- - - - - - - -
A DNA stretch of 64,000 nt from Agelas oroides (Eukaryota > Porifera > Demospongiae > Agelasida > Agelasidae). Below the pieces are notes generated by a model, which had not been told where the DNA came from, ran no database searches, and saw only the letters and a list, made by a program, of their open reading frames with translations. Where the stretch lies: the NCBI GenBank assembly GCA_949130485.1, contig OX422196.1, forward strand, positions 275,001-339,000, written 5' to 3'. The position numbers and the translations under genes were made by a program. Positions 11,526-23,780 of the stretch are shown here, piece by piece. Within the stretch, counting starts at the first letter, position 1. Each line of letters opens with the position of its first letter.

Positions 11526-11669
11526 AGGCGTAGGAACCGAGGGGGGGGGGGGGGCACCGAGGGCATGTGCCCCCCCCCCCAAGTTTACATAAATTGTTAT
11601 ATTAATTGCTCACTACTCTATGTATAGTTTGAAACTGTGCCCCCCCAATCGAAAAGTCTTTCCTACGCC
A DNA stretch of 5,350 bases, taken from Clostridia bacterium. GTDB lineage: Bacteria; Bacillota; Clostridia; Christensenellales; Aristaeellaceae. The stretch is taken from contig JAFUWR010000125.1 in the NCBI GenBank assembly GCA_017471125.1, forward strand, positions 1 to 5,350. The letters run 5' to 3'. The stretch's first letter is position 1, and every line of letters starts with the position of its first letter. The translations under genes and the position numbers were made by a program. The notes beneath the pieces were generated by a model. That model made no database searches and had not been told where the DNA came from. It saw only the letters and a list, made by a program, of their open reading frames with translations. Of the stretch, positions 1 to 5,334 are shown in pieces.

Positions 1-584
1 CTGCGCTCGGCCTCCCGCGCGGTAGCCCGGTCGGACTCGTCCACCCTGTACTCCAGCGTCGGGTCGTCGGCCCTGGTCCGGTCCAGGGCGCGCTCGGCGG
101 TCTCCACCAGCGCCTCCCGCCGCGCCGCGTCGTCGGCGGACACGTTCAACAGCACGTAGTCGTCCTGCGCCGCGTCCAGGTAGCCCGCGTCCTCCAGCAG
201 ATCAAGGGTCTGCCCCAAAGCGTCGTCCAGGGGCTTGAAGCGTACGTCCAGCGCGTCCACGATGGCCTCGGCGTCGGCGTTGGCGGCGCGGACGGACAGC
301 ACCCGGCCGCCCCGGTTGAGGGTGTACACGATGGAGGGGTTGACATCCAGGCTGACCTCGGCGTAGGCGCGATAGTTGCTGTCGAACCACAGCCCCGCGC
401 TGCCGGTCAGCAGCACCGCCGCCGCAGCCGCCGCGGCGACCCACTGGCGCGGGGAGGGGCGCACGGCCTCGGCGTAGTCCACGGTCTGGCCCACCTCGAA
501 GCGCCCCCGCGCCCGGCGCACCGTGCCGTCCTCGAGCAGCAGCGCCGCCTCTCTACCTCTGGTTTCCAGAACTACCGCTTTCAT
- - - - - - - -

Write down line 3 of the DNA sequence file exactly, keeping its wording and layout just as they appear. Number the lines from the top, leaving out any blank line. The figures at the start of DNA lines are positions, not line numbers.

11526 AGGCGTAGGAACCGAGGGGGGGGGGGGGGCACCGAGGGCATGTGCCCCCCCCCCCAAGTTTACATAAATTGTTAT